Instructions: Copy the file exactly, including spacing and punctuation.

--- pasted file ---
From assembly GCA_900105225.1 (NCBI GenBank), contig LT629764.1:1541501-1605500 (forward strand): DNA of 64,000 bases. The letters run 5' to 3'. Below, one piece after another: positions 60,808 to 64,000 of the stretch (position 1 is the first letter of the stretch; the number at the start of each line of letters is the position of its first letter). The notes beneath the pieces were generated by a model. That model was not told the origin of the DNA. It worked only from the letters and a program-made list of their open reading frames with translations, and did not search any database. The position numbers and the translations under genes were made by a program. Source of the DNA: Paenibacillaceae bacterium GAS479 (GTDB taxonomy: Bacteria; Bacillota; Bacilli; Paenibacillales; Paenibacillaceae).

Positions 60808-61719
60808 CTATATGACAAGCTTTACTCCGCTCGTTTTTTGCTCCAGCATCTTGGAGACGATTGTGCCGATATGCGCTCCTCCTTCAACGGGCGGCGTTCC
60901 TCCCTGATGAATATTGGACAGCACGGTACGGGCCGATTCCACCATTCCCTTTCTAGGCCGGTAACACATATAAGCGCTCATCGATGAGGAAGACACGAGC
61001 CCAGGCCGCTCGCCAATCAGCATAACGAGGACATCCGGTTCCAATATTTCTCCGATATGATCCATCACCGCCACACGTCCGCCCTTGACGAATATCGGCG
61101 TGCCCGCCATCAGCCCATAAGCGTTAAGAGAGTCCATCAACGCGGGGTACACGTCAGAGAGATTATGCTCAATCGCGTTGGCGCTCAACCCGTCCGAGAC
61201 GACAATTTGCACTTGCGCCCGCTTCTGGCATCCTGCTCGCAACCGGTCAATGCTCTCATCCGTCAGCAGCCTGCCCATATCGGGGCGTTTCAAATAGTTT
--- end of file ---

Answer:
From assembly GCA_900105225.1 (NCBI GenBank), contig LT629764.1:1541501-1605500 (forward strand): DNA of 64,000 bases. The letters run 5' to 3'. Below, one piece after another: positions 60,808 to 64,000 of the stretch (position 1 is the first letter of the stretch; the number at the start of each line of letters is the position of its first letter). The notes beneath the pieces were generated by a model. That model was not told the origin of the DNA. It worked only from the letters and a program-made list of their open reading frames with translations, and did not search any database. The position numbers and the translations under genes were made by a program. Source of the DNA: Paenibacillaceae bacterium GAS479 (GTDB taxonomy: Bacteria; Bacillota; Bacilli; Paenibacillales; Paenibacillaceae).

Positions 60808-61719
60808 CTATATGACAAGCTTTACTCCGCTCGTTTTTTGCTCCAGCATCTTGGAGACGATTGTGCCGATATGCGCTCCTCCTTCAACGGGCGGCGTTCC
60901 TCCCTGATGAATATTGGACAGCACGGTACGGGCCGATTCCACCATTCCCTTTCTAGGCCGGTAACACATATAAGCGCTCATCGATGAGGAAGACACGAGC
61001 CCAGGCCGCTCGCCAATCAGCATAACGAGGACATCCGGTTCCAATATTTCTCCGATATGATCCATCACCGCCACACGTCCGCCCTTGACGAATATCGGCG
61101 TGCCCGCCATCAGCCCATAAGCGTTAAGAGAGTCCATCAACGCGGGGTACACGTCAGAGAGATTATGCTCAATCGCGTTGGCGCTCAACCCGTCCGAGAC
61201 GACAATTTGCACTTGCGCCCGCTTCTGGCATCCTGCTCGCAACCGGTCAATGCTCTCATCCGTCAGCAGCCTGCCCATATCGGGGCGTTTCAAATAGTTT